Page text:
The scalloped edges of the elongated stitches in the Tridacna cowls and necklace mimic the fluted edges of the Tridacna clam’s shell. This cowl can be knit as a long infinity loop, a short cozy cowl, or a simple necklace. The longer cowl features yarn specially dyed by Hand Maiden Fine Yarn for A Good Yarn in Sarasota, Florida, in colors inspired by the Tridacna clam. The short cowl and necklace are shown knit in two colors. Knitter’s choice! The pattern is written for DK weight yarn. Silk enhances the drape of these pieces.

tridacna cowl pdxknitterati

The long cowl can be worn in a variety of ways: Long, doubled, keyhole style.

tridacna necklace pdxknitterati

Not ready to knit an entire cowl? The necklace is a great introduction to this fun elongated stitch. There’s a link to a video in the pattern, too, if you need help with the stitch.

This pattern is available for $6 via pdf download through Ravelry. Pattern page is here. Use coupon code CLAM for 20% off through August 10, 2016. Do you want to do a KAL beginning August 20? Let me know through blog comment, Facebook, Instagram, or Ravelry.

tridacna clam

This is the photo that inspired the yarn that inspired the cowls. Murray Post took this underwater photograph of a Tridacna clam in Fiji. He’s the husband of Susan Post, the owner of A Good Yarn in Sarasota Florida. The Posts asked hand Maiden Fine Yarn to create a custom colorway, Clam, based on this photo. When I saw the photo and the yarn, I knew exactly what the yarn wanted to be.

Murray says:
“I took this picture is of a Tridacna, or giant clam in Fiji. They are quite beautiful, with a fleshy mantle that extends out of its shell. The small black dots around the rim of the mantle are primitive eyes, that sense light and shadow. As you approach, they retract their mantles and close their shell, though once they’re any size, the shell can’t close all the way. Tridacna means 3 bites, and they were once farmed and consumed only by the village chiefs. The largest I’ve seen was over 5 feet wide. This guy is bit larger than a football.”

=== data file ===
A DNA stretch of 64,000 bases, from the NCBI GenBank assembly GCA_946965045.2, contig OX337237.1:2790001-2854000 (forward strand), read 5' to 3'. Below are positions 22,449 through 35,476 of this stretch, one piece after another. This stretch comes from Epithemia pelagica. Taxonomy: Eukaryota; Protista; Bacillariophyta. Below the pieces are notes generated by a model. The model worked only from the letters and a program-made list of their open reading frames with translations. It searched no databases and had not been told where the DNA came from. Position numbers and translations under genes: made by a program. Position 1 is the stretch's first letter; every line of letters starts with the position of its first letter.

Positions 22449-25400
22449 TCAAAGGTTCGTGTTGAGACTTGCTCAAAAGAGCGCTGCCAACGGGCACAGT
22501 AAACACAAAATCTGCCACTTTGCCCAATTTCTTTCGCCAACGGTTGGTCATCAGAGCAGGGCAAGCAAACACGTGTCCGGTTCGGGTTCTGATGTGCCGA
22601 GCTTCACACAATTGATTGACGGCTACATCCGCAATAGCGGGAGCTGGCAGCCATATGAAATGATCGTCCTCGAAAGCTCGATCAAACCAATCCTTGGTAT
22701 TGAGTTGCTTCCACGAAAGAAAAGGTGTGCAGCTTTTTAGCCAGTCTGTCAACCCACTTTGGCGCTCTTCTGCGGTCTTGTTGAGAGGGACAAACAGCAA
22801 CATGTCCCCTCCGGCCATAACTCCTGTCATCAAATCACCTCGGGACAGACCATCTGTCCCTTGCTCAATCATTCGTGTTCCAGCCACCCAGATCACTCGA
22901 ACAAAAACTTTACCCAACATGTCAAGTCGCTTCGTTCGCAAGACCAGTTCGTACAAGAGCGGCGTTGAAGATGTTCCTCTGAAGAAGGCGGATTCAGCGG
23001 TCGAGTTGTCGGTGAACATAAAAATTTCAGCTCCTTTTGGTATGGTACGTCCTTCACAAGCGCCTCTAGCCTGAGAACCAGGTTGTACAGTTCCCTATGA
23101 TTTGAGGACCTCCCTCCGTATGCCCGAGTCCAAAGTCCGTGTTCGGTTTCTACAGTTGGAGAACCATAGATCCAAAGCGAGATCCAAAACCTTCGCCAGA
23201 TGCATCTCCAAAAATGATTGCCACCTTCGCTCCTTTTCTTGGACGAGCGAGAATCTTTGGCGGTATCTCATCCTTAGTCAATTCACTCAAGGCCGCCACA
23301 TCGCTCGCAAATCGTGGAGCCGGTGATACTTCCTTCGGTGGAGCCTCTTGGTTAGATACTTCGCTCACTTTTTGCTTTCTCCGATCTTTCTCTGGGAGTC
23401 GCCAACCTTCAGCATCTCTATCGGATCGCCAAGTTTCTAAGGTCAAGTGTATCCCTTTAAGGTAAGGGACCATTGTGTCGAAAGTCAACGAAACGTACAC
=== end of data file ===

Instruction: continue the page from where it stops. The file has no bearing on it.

Thank you to the Posts for the beautiful yarn and inspiration!

Larger photos are on my PDXKnitterati Tridacna pattern page, here.

Braided Wristlet class at OFFF in September

pdxknitterati braided wristlets

August already?! My thoughts are turning toward fall. I’m looking forward to the 20th annual Oregon Flock and Fiber Festival in September. The theme this year is braids and bands, so I’m teaching my Braided Wristlets class on Saturday, September 24. I designed this pattern to be a workshop in herringbone and other braids, two color stranded knitting, and color dominance, all in a manageable little package for your wrist. Come knit with me! Registration for this class is here.

OFFF is always a big part of my September. Classes, shopping, and visiting the animals in the barn…heaven!

Shawl shapes, Bellatrix, Lacey

I’m playing along with the 5 Shawls, 5 Days challenge. Each day, we knit a mini shawl to explore the different shapings. It’s not too late to join, I think.